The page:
• Package managers put millions of libraries at your fingertips, and integrating them into your project is as simple as running a command
  • Docker helps build your code into self-contained images in a common format that you can drop into any stack
  • With “infrastructure as code,” software engineers can control the deployment, provisioning and scaling process with repeatable, version-controlled definition files

Finally, good tools that implement all of this enhance existing abstractions without breaking them. You don’t need to adopt a new filesystem or use a specialized IDE to version your code with Git. You can build Docker images without changing your code to work in Docker or recompiling it to use some special Docker system calls. Git and Docker are good tools because they stay out of the way while still adding value.

Introducing Splitgraph

Splitgraph aims to bring these ideas and concepts into data science.

Splitgraph makes it easy to package datasets into self-contained data images that you can combine, query, extend and share with other Splitgraph instances.

Splitfiles give you a declarative language, inspired by Dockerfiles, for expressing data transformations in ordinary SQL familiar to any researcher or business analyst. You can reference other images, or even other databases, with a simple JOIN.

When you build data with Splitfiles, you get provenance tracking of the resulting data: it's possible to find out what sources went into every dataset and know when to rebuild it if the sources ever change. You can easily integrate Splitgraph into your existing CI pipelines, to keep your data up-to-date and stay on top of changes to upstream sources.

Splitgraph images are also version-controlled, and you can manipulate them with Git-like operations through a CLI. You can “check out” any image into a PostgreSQL schema and interact with it using any PostgreSQL client. Splitgraph will capture your changes to the data, and then you can commit them as delta-compressed changesets that you can package into new images.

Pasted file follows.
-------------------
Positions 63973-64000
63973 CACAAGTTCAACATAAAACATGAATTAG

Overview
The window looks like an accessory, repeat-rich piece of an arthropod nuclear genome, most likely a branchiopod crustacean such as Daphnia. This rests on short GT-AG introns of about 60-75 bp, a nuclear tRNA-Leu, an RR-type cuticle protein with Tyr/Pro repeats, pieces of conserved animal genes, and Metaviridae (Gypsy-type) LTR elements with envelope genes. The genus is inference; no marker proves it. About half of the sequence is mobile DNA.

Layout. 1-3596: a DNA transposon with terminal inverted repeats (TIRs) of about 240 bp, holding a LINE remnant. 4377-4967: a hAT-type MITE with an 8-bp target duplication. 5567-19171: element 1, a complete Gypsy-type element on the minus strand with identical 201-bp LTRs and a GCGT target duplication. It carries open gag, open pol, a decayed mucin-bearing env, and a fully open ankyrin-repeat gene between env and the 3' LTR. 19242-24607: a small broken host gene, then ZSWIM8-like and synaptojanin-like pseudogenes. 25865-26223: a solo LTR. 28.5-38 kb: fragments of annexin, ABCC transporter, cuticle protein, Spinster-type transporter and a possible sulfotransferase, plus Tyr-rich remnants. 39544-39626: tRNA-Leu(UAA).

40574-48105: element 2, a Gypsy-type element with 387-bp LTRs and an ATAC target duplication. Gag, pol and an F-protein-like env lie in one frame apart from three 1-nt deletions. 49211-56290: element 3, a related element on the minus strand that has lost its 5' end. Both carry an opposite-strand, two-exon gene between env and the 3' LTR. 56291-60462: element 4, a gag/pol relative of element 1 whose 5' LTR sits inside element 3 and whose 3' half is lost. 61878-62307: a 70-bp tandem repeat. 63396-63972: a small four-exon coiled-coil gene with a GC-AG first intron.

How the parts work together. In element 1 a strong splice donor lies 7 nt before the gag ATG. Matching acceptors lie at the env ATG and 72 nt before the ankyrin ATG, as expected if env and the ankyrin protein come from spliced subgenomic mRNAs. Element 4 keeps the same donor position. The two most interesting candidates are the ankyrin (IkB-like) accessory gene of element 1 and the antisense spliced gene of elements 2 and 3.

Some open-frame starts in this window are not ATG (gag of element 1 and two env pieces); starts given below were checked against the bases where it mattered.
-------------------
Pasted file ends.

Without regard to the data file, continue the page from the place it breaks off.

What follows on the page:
Finally, Splitgraph isn't opinionated and doesn't break existing abstractions. To any existing PostgreSQL application, Splitgraph images are just another database. We have carefully designed Splitgraph to not break the abstraction of a PostgreSQL table and wire protocol, because doing otherwise would mean throwing away a vast existing ecosystem of applications, users, libraries and extensions. This means that a lot of tools that work with PostgreSQL work with Splitgraph out of the box.

We collect examples of the most interesting ones on the integrations page.

Conclusion

When we started building Splitgraph in 2018, there was nothing around that combined all these concepts into one product. Things are beginning to change and a lot of interesting tools are getting released to help data work. However, we still don't feel like any of them completely satisfy our vision. We list applications and services that are most similar to Splitgraph on our Frequently Asked Questions page.

Over the next few weeks, we will be publishing a series of posts that dive deeper into our philosophy, how Splitgraph works internally and some example use cases for Splitgraph.

In the meantime, Splitgraph is fully functional and ready to use. Head on to our documentation page for installation instructions, check out possible use cases or take a look at our integrations page to see how Splitgraph can help you.